I guess I'll officially declare that this will be Ricky month. What follows is another oldie-but-goodie. About a decade before he was longing for a golden penis sheath to show off in the locker room, he was entertaining me in other, more innocent ways.
I have a child who thinks he's a dog.
Well, maybe I should rephrase that. He doesn't really think he's a dog. He switches back and forth between human child and puppy dog in true Sybil-esque fashion with disconcerting ease. One moment, I'll be talking to my charming three-year-old and the next moment I'll find myself saying, "Good boy!"
I'm not sure why Ricky decided that he'd like to spend some of his time being a dog. Maybe it's because he has had a number of conversations with our friend Derek -- in dog, of course.
Derek is fluent in dog. Never mind, it's a long story.
What's interesting about this is that Ricky is much more obedient when he is being a dog. That can be very valuable when you are having to deal with a highly contra-suggestive three-year-old.
"Get down from there, Ricky!" says Daddy sternly. "You know you're not allowed to stand on the table!"
"Uhn-uh," says the culprit, shaking his head stubbornly and standing his ground.
It looks like it's going to be one of those arguments you can sometimes find yourself having with a pre-verbal child who truly believes he rules the universe and can strike you down with lightening with a single wave of his hand.
Parenthetically, I have never understood why my husband persists in arguing with the children in situations like this.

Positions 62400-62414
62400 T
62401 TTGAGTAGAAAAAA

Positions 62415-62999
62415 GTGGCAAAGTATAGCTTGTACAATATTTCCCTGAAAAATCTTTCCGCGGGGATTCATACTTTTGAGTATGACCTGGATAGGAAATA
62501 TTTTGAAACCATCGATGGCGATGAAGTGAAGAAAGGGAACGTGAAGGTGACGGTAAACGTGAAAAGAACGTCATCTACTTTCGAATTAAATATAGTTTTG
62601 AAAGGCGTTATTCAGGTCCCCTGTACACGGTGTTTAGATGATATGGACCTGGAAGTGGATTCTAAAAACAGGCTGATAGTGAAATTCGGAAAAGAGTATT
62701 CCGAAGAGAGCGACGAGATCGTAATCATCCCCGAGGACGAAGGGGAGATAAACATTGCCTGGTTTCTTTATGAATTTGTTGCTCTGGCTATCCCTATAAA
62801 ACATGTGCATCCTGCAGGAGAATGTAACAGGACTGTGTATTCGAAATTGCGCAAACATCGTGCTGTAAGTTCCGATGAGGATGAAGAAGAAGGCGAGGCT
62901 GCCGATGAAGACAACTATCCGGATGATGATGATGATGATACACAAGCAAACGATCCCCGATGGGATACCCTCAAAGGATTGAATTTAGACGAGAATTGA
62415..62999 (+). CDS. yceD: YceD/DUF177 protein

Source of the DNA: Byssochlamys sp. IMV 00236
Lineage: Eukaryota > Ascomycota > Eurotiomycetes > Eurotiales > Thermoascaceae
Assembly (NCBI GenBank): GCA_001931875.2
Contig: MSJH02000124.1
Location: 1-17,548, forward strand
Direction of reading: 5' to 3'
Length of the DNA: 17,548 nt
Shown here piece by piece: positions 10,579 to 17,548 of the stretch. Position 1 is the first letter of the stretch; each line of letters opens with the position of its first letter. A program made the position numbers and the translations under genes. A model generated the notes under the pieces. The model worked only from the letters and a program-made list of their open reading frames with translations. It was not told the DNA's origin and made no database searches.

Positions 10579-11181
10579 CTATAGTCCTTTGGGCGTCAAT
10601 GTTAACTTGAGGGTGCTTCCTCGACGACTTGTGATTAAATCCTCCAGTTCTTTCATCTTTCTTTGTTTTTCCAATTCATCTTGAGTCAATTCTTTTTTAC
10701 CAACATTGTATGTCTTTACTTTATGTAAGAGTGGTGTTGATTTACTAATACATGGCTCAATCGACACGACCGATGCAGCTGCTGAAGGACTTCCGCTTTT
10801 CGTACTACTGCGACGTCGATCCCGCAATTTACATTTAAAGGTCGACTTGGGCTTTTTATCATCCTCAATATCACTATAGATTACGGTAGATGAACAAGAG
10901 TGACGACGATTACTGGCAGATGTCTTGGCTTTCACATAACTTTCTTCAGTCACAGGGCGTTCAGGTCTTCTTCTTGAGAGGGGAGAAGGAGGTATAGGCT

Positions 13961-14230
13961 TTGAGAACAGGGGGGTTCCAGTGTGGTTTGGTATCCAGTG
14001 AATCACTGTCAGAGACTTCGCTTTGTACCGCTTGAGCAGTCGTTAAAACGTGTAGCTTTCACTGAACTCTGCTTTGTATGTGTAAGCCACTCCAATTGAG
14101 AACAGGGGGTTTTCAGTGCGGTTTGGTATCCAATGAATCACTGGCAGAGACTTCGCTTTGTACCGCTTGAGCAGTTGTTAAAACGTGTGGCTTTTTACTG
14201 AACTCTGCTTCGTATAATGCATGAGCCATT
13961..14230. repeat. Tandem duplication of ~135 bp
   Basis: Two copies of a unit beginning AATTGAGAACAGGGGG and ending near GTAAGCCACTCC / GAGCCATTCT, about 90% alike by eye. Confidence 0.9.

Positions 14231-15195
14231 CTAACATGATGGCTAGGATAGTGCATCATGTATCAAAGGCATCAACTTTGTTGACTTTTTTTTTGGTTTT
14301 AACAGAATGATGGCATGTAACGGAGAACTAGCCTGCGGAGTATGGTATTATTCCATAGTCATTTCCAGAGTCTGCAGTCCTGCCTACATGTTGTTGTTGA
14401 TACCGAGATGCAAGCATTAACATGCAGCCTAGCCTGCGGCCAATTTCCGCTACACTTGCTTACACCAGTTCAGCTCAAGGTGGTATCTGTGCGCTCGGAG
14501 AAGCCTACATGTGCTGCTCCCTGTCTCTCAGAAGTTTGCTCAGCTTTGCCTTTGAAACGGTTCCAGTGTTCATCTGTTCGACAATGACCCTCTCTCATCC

I do ask.
"Why are you arguing with him?"
My beloved spouse will look me in the eye and, after opening his mouth a few times like a landed fish, will smile sheepishly. It's not that he has no answer, it's just that it's difficult for him to admit that he still sometimes falls for the seduction of the I-am-powerful-Dad syndrome -- which, now I come to think of it, is very like the I-am-the-all-powerful-three-year-old syndrome.
That's the biggest difference between our parenting styles, you know. He wants the short people to openly acknowledge and accede to his authority. He wants them to say, "Yes, Father, I recognize that you are the ultimate authority in the universe, that it is meet and just that you should issue your commands, and I bow to your rule."
I just tell them, "I'm bigger than you." After that, further conversation is unnecessary.
Anyway, fortunately for Dad, help is nearby.
"Ricky," sings ten-year-old Gina, adding a whistle, "down, boy!"
And Ricky smiles, drops to all fours and clambers down to the floor -- no arguments. In fact, once he reaches the floor, he'll sit on his haunches and pant appealingly until you utter the line that completes the scene:
"Good boy!" Pat, pat.
Of course, I am sometimes a bit self conscious about my son, the dog, when I'm on the phone with a press contact and I have to excuse myself to say absently, "Good boy!" (pat, pat).
"Oh, you have a dog?"
"No, I have a three year old."
Some people even understand that. "Oh, you're lucky. My three year old used to pretend he was a camel. I just couldn't make him understand that it wasn't okay to spit at people ... "
I guess the grass is always greener.